Hi Tom Battagliese,
For solvent conversion to aqueous parts washers, check in with the IRTA in California. Here's a web site with their newsletters.
You could also have a librarian do a literature search on Dr. Katy Wolf who has published articles about work IRTA has done on solvenr alternatives, which usually includes cost-benefit data.
Here's an article about IPM integration ... sorry I don't have the original source, someone forwarded this article to me.
Pesticides, Pests Cut Back in Tempe School System
TEMPE, Arizona, May 30, 2001 - Integrated pest management has helped an Arizona school district keep unwanted pests at bay with only a fraction of the pesticides they once used. Like lots of other schools, the Tempe based Kyrene School District sprayed its facilities to control an assortment of pesky creatures: fire ants, cockroaches, mosquitoes and bark scorpions. Each month the pesticide treatments were repeated, but pest populations remained at what district officials considered to e unacceptable levels.
While the poisons were being applied and reapplied, children were being pulled out of school for a day or two each month by their parents to avoid pesticide exposure. In addition, Kyrene's pest control costs were mounting: repeated pesticide applications and administrative hours boosted the price three times over.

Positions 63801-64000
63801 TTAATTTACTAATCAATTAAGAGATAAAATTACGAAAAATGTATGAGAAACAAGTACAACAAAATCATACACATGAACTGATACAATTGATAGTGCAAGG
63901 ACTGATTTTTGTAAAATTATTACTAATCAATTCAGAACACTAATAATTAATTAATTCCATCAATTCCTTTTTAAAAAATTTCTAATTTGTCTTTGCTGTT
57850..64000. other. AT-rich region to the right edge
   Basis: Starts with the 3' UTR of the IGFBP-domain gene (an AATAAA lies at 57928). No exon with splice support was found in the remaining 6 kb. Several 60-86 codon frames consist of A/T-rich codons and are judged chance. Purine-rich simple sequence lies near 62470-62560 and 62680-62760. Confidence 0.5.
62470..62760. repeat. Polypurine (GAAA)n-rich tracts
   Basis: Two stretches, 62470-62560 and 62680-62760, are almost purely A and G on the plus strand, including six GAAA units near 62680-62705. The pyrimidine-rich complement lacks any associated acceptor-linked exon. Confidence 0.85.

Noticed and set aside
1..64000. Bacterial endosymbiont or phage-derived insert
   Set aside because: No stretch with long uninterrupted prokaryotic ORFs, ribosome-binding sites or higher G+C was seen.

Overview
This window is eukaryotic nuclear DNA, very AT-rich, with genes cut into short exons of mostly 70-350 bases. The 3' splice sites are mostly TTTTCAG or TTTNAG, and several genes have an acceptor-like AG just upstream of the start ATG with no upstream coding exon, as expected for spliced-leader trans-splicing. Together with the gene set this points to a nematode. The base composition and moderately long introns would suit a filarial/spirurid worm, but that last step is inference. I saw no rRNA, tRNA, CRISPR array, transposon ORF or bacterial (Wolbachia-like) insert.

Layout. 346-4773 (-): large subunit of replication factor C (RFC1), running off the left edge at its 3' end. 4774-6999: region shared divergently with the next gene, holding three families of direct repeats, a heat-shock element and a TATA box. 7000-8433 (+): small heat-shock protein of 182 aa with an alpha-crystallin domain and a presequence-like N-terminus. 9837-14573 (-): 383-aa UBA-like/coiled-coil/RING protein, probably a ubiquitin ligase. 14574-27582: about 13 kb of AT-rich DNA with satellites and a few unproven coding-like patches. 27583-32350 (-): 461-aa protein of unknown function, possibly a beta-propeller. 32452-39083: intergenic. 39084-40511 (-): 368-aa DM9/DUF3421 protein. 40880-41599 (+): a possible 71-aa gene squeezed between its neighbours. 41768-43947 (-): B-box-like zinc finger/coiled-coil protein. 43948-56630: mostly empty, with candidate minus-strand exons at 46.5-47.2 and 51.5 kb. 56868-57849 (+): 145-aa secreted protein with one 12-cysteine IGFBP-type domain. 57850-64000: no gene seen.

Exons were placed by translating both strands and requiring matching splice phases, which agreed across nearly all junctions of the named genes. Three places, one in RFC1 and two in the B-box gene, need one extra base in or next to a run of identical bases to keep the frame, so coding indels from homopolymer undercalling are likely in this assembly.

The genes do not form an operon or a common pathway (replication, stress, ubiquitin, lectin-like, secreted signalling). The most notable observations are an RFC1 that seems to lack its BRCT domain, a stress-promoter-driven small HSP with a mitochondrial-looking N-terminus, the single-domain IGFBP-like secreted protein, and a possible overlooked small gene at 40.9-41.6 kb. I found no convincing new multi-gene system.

In April 2000, Kyrene brought in a team of specialists that included entomologists from the University of Arizona (UA) led by Dawn Gouge, an expert in urban entomology. Three Kyrene schools (Cielo, Paloma and Pueblo) were chosen for the pilot project, called Integrated Pest Management, or IPM. The operative theory behind IPM, says Gouge, is that most pests can be controlled "by combining all of our pest management tools and avoiding reliance on chemical pesticides."
"We focus on improving hygiene standards, the use of pest exclusion methods, habitat manipulation, encouraging naturally occurring biological controls and the selection of target specific pesticides that have low mammalian toxicity and low environmental impact," Gouge added.
The three pilot schools concentrated on identifying what the pests were, finding where they came from and denying them entry into buildings. All of the openings around pipes and conduits were sealed, and crawl spaces beneath portable classrooms were closed off. Drains and building slabs were repaired to inhibit cockroaches. Trees were trimmed back and birds were encouraged to roost where their droppings would not contaminate walkways and other high traffic areas.
Gouge and her colleagues monitored the project using traps in various parts of the schools. She also started a "Critter Corner" report to be included in school newsletters to provide information on bug outbreaks. "In this way we establish a pest management strategy that provides long term management of pest problems with a minimum impact on human health, the environment and non-target organisms," said Gouge.
A midterm evaluation showed that the schools reduced their pesticide applications by 90 percent and kept pest populations below 85 percent of their original levels.
Alice I. Chapman, PE
King County Hazardous Waste
130 Nickerson St, Suite 100
Seattle, WA 98109-1658